If former Utah Attorney General Mark Shurtleff and his successor John Swallow peddled their influence in exchange for money—taken on or under the table—they would have needed the assistance of others in their office. For example, consider convicted swindler Marc Jenson, who alleges Shurtleff and Swallow shook him down for financial favors in exchange for preferential treatment. Neither Shurtleff nor Swallow directly prosecuted Jenson. Criminal charges against Jenson were handled by two of their assistant attorney general subordinates—Charlene Barlow and her division chief Scott Reed. Barlow was Jenson’s prosecutor and Reed her supervisor. For money to be converted into special treatment they would have to have been involved, wittingly or unwittingly.
Jenson thinks wittingly.
“My client strongly suspects Scott Reed was unusually vested in the case,” says Jenson’s attorney Marcus Mumford. Reed’s direct intervention in the case was unusual. In late 2007 and early 2008, he took over plea negotiations from Charlene Barlow, the prosecutor, who normally would have handled them. Barlow, who is now a judge, won’t comment on why she thinks her boss intervened. (The Deseret News reported that “some victims also thought it fishy that Reed, Shurtleff’s chief of the criminal division, handled the plea bargaining instead of the line prosecutor.”)
Was it merely fishy? Or worse?
To understand Reed’s role, and what some call the audacious plea bargain he attempted to orchestrate, requires a peek at how the case began and how the Attorney General office’s actions, for and against, Jenson swung back and forth like a pendulum.
First, the AG’s actions swung against Jenson, then for him, then against him, and then cycled two more times before Jenson landed in jail. Dramamine may be needed for anyone trying to follow the AG’s case.
The first of two cases was odd from the get-go. Most securities fraud criminal prosecutions originate in Utah’s Division of Securities where they are investigated and then referred to the AG for prosecution. Not this one. Instead, the Jenson case began with Attorney General Mark Shurtleff. One of his campaign contributors, Rick White, told Shurtleff he had been defrauded by Jenson in a venture that involved, among other things, selling bicycles to the Mormon Church for use by missionaries. The suspicion is that White’s campaign donation bought him influence, and resulted in criminal charges against Jenson. It was an alleged “cha-ching” factor, paying to play.
In August, 2005, after Jenson was charged with fraud, the director of enforcement for Utah’s Division of securities responded to an email sent by Jenson’s attorney at the time, Rod Snow. (Another twist: Snow is now John Swallow’s criminal defense attorney.) Mike Hines told Snow that he, Hines, is the one who usually refers cases for prosecution. But, he wrote, “This case began with the AG himself.”
For almost two years, the case languished, until a Shurtleff campaign donor, Rob Stahura, approached Jenson at a Jazz game offering help. He referred Jenson to the Shurtleff’s friend, Tim Lawson, who called himself a “fixer.” In exchange for a consulting fee, Jenson was told Lawson could resolve Jenson’s legal problems by donating to Shurtleff’s campaign. Jenson says he was told Shurtleff might keep money in excess of what he needed to campaign. (Two years later, Lawson offered his facilitator services to Brian Kitts, who the attorney general’s office also charged with securities fraud. Kitts says Lawson used his work for Jenson as a reference and that Lawson claimed to have set up an offshore bank account for Mark Shurtleff to handle some of the Jenson money.)
Jenson says he was also introduced to John Swallow, Shurtleff’s chief fundraiser. Swallow purportedly told Jenson he planned to go to work for the Attorney General’s office as Shurtleff’s hand-picked successor, and asked to be hired as a consultant on Jenson’s Mount Holly resort project.
Now the pendulum was swinging Jenson’s way.
Scott Reed took over plea negations from his subordinate, Charlene Barlow. Jenson claims Swallow and Lawson helped with those talks. Reed created a plea offer that fell just short of dropping the charges altogether, a proposal that involved no jail time, no restitution for victims, and after three years probation, no criminal conviction.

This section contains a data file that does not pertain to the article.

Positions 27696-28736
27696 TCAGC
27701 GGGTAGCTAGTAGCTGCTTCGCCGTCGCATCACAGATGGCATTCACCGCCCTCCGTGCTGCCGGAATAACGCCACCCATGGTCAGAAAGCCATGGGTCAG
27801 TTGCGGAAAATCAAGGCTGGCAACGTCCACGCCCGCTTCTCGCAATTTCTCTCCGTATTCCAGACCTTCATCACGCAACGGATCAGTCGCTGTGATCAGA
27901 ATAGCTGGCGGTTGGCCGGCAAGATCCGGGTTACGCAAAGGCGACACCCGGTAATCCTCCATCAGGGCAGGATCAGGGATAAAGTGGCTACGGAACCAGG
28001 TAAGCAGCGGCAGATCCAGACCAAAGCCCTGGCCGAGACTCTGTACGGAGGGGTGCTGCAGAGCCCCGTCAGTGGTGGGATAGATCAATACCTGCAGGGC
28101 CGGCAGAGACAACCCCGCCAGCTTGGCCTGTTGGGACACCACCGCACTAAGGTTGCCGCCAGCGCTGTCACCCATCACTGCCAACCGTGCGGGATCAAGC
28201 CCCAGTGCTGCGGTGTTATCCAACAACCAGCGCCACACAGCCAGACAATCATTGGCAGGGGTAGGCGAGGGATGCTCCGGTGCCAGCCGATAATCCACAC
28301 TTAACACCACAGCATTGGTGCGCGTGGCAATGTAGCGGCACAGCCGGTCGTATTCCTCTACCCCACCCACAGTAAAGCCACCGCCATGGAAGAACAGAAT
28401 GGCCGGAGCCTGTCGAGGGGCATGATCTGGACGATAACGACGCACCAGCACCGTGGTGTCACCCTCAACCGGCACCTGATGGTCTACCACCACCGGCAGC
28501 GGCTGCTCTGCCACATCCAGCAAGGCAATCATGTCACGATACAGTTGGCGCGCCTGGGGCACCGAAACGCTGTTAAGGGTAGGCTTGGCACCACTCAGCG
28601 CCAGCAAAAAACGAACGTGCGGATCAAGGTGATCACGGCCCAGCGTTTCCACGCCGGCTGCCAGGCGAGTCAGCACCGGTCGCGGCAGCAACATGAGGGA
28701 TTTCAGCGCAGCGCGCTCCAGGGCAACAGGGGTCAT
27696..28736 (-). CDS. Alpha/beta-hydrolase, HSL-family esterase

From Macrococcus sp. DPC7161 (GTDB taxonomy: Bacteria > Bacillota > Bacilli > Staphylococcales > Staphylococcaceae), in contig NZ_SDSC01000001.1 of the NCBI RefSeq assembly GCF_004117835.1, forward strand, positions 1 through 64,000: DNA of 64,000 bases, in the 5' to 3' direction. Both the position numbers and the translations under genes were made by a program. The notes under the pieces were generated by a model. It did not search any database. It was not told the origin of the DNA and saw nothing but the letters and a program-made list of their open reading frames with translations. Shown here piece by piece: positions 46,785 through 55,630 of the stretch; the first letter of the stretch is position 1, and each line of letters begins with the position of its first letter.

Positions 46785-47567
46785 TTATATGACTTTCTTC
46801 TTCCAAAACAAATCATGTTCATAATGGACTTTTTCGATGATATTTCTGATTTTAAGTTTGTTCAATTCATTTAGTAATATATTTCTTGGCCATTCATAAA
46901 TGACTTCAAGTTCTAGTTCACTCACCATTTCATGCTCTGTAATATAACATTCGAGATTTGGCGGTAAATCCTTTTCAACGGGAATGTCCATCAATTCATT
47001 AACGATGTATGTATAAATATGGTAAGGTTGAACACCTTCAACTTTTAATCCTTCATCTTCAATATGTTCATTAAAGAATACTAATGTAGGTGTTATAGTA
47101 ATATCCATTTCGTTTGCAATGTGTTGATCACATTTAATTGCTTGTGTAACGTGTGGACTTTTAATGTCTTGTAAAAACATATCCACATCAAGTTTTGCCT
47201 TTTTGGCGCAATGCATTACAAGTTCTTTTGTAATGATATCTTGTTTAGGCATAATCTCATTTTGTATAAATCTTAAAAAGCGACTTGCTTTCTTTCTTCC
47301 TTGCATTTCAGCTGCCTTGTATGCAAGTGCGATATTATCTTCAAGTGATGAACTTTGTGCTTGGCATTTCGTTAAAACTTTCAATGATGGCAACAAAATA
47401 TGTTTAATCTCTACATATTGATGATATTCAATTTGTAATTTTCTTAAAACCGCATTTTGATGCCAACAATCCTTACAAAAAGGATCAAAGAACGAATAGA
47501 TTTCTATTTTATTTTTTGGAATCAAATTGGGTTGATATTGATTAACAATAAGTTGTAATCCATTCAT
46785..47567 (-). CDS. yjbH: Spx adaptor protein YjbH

Victims, including White, squawked. Judge Robin Reese held a hearing on May 1, 2008 before deciding whether to reject the deal between the AG and Jenson. Scott Reed was on the hot seat, and tried to explain why he was handling the talks and not Barlow. “It was my decision as her supervisor not to burden her with the additional responsibilities of these negotiations because it was clear they were not going to be simple or easy,” he told Judge Reese.
Reed told the court his involvement in the case began “late last year” (2007) with the plea bargaining. Was he lying? Was he involved much earlier before plea talks began?
One of Jenson’s attorneys, Paul Nelson, would later disclose that in April of 2007 he met with Mark Shurtleff and Scott Reed, with prosecutor Barlow apparently not in attendance, to discuss the Jenson criminal matter. It was later that same month that Jenson was approached by the Shurleff campaign donor, Rob Stahura, who “explained that the key to resolving matters with the Attorney General’s office was to donate to Mr. Shurtleff’s campaign.”
It was after Jenson began paying money to Tim “the Fixer” Lawson and donating money to the Shurtleff campaign that Reed took over plea bargaining with the alleged assistance of Lawson, Swallow and Stahura, facts he did not disclose to the judge at that May 1, 2008 hearing.
Reed had no answer when Judge Reese asked about the fairness of Jenson being able to “live a fairly lavish lifestyle,” while “not paying any serious penalty.”
A video recording of the hearing (shown below) shows Reed appearing rattled, pausing frequently to drink from a cup, and saying he was “persuaded by defense counsel that Mr. Jenson’s, potential as a productive law-abiding citizen is greater served without a conviction than with.” “I suppose that’s true,” Reed said. “His 1992 securities conviction in federal court being now, for the most part, ancient history.” Reed, essentially, was vouching for the credibility for the man he was prosecuting.
Despite Reed’s argument, Jenson lost his sweet deal. The judge rejected the plea bargain and insisted on a new one that at least included victim restitution, even if no jail time.
According to Jenson, Swallow and Lawson worked behind the scenes to help Reed craft a new, replacement plea bargain that included $4.1 million restitution to two victims. The court approved that plan. Jenson still got no jail time, and was free to continue developing the Mount Holly ski and golf resort in the mountains 18 miles east of Beaver, Utah. Proceeds would help Jenson pay back victims.